A bug bounty is a reward offered by the owners of a website, software company, or other business to outside individuals in return for finding and reporting bugs in a system. Companies offer these rewards to incentivize ethical white-hat hackers to identify security holes before criminal hackers do. Rewards are usually a mix of financial compensation and professional recognition for the hacker.
While most software companies employ their own in-house security researchers to find and resolve possible security holes, an outside perspective is always valuable. A zero-day exploit discovered and used by a black-hat hacker can cause a company significant financial loss, a public relations fiasco, or even legal liability. The bounty paid to a hacker to identify a potential security problem is often money well spent.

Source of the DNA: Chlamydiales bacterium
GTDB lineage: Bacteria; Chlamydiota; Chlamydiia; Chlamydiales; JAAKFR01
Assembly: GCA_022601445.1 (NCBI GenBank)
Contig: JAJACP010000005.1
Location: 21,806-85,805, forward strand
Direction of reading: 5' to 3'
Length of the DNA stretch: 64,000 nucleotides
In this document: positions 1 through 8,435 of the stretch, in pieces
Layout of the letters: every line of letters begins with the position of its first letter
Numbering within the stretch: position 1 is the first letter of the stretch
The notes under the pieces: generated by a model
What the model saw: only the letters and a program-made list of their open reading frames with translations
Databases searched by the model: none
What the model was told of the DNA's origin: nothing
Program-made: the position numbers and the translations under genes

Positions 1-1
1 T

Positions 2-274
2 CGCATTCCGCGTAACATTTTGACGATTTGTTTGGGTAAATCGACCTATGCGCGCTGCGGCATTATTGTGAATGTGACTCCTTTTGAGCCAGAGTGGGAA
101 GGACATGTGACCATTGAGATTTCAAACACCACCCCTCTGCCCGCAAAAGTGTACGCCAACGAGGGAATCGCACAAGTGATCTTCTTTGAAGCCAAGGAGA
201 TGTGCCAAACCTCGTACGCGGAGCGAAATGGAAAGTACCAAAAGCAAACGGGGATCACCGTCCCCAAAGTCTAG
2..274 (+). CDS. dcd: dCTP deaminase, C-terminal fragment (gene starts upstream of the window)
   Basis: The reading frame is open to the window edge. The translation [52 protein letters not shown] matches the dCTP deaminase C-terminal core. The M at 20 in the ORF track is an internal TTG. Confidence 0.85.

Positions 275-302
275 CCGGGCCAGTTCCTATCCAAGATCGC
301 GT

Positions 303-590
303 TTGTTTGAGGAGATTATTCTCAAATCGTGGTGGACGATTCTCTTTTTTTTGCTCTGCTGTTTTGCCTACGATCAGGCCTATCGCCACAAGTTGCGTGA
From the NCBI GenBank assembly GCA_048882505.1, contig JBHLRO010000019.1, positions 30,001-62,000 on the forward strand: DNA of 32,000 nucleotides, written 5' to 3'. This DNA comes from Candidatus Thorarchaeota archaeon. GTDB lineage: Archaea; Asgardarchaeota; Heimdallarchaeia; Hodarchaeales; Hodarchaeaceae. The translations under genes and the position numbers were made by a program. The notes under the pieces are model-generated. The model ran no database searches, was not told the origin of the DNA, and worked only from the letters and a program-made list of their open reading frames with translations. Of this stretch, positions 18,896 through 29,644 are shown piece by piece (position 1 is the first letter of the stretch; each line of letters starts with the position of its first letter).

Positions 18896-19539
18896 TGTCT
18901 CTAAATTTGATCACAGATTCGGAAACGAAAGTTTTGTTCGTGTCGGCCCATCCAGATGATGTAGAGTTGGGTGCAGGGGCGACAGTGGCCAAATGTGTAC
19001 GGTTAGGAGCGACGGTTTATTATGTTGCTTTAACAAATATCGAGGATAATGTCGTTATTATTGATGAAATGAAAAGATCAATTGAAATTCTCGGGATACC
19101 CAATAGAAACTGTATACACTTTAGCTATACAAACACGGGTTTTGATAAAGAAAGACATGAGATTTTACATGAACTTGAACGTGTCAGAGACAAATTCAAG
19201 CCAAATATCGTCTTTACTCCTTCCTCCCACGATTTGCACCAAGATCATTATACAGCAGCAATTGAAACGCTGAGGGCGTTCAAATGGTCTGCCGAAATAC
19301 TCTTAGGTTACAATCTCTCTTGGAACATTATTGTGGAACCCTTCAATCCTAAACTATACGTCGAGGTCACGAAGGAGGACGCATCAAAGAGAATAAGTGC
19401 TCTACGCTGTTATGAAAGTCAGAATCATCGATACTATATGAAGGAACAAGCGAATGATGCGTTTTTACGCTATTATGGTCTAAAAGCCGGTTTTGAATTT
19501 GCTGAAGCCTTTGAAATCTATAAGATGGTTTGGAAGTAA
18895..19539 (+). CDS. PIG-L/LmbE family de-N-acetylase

The amount of money offered per bug varies, depending on the company offering the bounty and the expected impact of the identified bug. Small bounties are often a few hundred dollars, while more impactful bugs can fetch tens or even hundreds of thousands of dollars. The biggest bug bounties from large tech companies like Apple, financial institutions, and cryptocurrency blockchain groups can pay a skilled hacker several million dollars for a single bug.